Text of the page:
Chapter 8. The Impact of Mass Communications

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Links to Professional Resources

  • Supreme Court and Appellate Practice Group, “The Supreme Court Clamps Down on Media Ride-Alongs” (www.appellate.net/articles/mediaridealongs.asp): This article by John M. Touhy and Jeffrey W. Sarles outlines the development of the law as it pertains to media ride-alongs with government officials, usually law enforcement officers.
  • Forensic-Evidence.com, Police Procedures, “Media ‘Ride-Alongs’ Lead to Civil Rights Suits” (www.forensic-evidence.com/site/Police/Pol_mediarid.html): This article details the circumstances that led to Wilson v. Layne and analyzes the U.S. Supreme Court’s ruling in the case.
  • First Amendment Center, “Latest Food Lion Ruling Isn't Clear-cut Win for Free Press” (www.firstamendmentcenter.org/latest-food-lion-ruling-...-press): This piece is a commentary by attorney Douglas Lee that first appeared immediately after a federal appeals court reversed a jury verdict against ABC in the Food Lion case.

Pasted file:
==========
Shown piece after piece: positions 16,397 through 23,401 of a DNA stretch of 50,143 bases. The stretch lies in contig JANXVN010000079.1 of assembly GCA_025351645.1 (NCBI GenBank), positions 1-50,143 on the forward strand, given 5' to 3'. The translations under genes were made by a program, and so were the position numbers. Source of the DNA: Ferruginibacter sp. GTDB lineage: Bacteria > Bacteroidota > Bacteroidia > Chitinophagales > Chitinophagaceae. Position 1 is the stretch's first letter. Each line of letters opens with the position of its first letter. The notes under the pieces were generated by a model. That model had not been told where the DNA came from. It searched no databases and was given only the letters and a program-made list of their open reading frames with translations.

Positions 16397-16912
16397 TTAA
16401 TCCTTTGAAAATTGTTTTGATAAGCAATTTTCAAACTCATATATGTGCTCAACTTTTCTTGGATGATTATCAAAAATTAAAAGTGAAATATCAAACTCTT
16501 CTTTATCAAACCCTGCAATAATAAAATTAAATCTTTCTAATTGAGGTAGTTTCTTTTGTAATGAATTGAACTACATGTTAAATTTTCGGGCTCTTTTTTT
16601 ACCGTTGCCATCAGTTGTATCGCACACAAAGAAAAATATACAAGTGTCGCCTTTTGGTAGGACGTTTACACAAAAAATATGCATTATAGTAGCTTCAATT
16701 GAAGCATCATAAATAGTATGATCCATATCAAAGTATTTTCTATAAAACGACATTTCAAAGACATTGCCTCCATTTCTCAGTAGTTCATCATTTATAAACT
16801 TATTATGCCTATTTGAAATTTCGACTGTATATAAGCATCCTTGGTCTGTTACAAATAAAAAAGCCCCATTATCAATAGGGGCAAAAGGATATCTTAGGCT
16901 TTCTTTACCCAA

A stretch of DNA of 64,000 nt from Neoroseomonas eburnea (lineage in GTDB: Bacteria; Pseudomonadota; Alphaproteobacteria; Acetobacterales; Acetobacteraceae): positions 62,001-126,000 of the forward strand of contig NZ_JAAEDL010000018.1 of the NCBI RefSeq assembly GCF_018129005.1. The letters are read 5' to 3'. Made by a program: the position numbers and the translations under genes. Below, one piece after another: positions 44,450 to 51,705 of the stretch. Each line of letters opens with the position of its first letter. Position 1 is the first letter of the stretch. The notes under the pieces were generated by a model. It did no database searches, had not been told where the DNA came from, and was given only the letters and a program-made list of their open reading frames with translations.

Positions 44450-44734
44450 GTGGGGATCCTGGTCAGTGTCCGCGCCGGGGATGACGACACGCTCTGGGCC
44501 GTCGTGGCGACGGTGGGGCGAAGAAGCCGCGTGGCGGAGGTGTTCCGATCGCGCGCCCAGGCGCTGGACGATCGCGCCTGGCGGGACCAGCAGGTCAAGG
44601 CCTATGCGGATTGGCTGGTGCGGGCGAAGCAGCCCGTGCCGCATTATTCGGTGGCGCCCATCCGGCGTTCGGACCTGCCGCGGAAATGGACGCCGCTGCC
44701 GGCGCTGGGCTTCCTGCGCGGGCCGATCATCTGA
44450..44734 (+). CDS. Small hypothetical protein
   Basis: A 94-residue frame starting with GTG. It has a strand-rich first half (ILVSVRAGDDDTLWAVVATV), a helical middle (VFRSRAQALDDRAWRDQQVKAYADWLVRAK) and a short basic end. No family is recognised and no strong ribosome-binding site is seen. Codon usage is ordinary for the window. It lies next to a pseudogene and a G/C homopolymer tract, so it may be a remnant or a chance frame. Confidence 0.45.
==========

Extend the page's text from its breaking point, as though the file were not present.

• Department of Justice, Freedom of Information Act (www.usdoj.gov/oip/foia_updates/Vol_XVII_4/page2.htm): This U.S. Justice Department site provides the full text of the Freedom of Information Act.
  • National Freedom of Information Coalition, State FOI Laws (www.nfoic.org/foi-center): The National Freedom of Information Coalition provides links to the freedom of information laws in every state and the District of Columbia.
  • National Institutes for Health, Freedom of Information Act Office (www.nih.gov/icd/od/foia/): This website is an example of how a federal agency, the National Institutes of Health, accommodates the Freedom of Information Act and those who wish to file FOIA requests. The Institute’s method for handling FOIA requests, and its site, are detailed. The site includes guidance in how to file a request.
  • Federal Bureau of Investigation, Freedom of Information Act Office (http://foia.fbi.gov/): This website is an example of how a federal agency, the FBI, accommodates the Freedom of Information Act and those who wish to file FOIA requests. As the site proclaims, it provides one-stop shopping to request information that may be found in the FBI’s Central Records System.
  • Department of Justice, Freedom of Information Act (www.justice.gov/oip/index.html): This website is an example of how a federal agency, the U.S. Justice Department, accommodates the Freedom of Information Act and those who wish to file FOIA requests. It opens by cautioning the reader that agencies may withhold records pursuant to nine exceptions.